End lawsuits aimed at intimidating libraries and diminishing their role in society. The interests of libraries are the interests of the public, and of any author concerned with equity and longevity for themselves and their fellow writers. We are all on the same side. Yet a unanimously passed Maryland state law ensuring libraries pay “reasonable fees” for digital editions died after the AAP sued. And after a previous suit failed, several publishers are currently suing the Internet Archive Library in an attempt to prohibit all libraries from lending out scanned copies of books they own. While undermining libraries may financially benefit the wealthiest and most privileged authors and corporations in the short term, this behavior is utterly opposed to the interests of authors as a whole.
End smear campaigns against librarians. Recent comments likening library advocates to “mouthpieces” for Big Tech are as tasteless as they are inaccurate. Also concerning are the awards recently given to legislators who have advocated in favor of the dangerous surveillance of library patrons, and of laws that criminalize librarians. As a last bastion of truth, privacy, and access to diverse voices, libraries’ digital operations grow ever more essential to our society—and their work should be celebrated, not censured.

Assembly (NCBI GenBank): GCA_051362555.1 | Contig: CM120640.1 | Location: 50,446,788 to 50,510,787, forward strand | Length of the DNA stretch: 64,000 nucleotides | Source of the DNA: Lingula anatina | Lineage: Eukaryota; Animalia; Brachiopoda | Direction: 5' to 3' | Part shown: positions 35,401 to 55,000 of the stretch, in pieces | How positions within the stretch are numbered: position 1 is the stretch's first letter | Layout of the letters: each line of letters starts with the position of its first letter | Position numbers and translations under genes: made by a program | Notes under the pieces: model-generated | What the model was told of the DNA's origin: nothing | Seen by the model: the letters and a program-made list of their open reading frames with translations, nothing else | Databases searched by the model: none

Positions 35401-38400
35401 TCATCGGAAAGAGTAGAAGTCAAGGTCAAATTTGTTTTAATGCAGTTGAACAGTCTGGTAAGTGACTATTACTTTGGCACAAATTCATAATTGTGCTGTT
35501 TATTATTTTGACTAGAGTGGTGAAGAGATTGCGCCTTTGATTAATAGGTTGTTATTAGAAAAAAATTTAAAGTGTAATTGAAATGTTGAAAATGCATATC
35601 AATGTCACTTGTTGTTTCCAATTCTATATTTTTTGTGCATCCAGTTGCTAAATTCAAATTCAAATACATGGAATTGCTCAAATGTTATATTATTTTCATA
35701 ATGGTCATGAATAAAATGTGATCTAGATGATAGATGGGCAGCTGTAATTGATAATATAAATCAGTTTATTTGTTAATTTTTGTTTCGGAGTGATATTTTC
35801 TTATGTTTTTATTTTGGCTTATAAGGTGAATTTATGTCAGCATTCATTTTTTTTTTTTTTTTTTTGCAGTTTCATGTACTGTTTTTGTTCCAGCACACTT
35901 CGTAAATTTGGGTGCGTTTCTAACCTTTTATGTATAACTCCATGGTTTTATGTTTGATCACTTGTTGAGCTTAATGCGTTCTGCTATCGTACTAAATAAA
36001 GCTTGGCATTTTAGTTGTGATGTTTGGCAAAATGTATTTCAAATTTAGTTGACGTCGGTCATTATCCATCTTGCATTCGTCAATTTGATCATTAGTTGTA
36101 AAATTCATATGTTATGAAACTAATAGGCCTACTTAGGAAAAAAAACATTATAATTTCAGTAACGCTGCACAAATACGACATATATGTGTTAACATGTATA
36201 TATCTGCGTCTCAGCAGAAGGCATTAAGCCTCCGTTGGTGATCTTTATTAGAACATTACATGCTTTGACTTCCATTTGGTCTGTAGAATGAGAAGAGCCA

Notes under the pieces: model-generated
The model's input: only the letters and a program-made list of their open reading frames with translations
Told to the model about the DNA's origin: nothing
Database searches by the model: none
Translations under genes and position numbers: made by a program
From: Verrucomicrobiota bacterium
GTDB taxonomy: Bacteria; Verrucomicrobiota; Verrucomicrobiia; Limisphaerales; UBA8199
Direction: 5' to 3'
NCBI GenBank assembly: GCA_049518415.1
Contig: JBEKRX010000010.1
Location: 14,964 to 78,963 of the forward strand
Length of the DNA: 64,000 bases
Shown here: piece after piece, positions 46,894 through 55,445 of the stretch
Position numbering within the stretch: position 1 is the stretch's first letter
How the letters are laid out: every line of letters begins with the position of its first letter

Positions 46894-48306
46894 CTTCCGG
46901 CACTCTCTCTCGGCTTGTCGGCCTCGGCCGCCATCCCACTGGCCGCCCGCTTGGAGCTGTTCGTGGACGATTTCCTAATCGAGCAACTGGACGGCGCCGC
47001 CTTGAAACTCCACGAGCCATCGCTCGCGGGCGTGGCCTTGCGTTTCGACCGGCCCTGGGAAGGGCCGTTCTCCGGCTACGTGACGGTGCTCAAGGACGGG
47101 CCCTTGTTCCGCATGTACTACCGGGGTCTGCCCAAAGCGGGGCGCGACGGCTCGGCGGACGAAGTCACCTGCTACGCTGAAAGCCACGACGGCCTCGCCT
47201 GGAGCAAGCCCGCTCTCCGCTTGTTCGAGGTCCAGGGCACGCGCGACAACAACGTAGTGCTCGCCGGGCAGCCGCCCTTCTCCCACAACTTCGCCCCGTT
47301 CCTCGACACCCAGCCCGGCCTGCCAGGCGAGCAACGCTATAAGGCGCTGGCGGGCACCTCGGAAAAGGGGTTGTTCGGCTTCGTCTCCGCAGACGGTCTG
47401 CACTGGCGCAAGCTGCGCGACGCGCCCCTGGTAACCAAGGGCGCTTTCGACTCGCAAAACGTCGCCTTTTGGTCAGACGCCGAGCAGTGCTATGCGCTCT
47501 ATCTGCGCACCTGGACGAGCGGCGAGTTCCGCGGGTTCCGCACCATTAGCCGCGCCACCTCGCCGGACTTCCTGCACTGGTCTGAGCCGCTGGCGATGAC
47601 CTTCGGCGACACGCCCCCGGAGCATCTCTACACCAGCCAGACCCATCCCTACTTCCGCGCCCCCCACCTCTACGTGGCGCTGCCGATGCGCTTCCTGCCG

We fear a future where libraries are reduced to a sort of Netflix or Spotify for books, from which publishers demand exorbitant licensing fees in perpetuity while unaccountable vendors force the spread of disinformation and hate for profit. Publishers must balance profits for the most prominent authors and shareholders with the right of the public to free, unsurveilled access to knowledge and information—as well as the right of emerging authors to be collected, preserved, and discovered.
The full list of signatories is available at Fight for the Future’s “Authors For Libraries” project.
The Internet Archive has been fighting for 25 years to keep what’s on the web from disappearing – and you can help
Kayla Harris, Christina Beis and Stephanie Shreffler. The Conversation, August 2021
Publishers vs the Internet Archive: why the world’s biggest online library is in court over digital book lending
Joanne Gray and Cheryl Foong. The Conversation, July 2022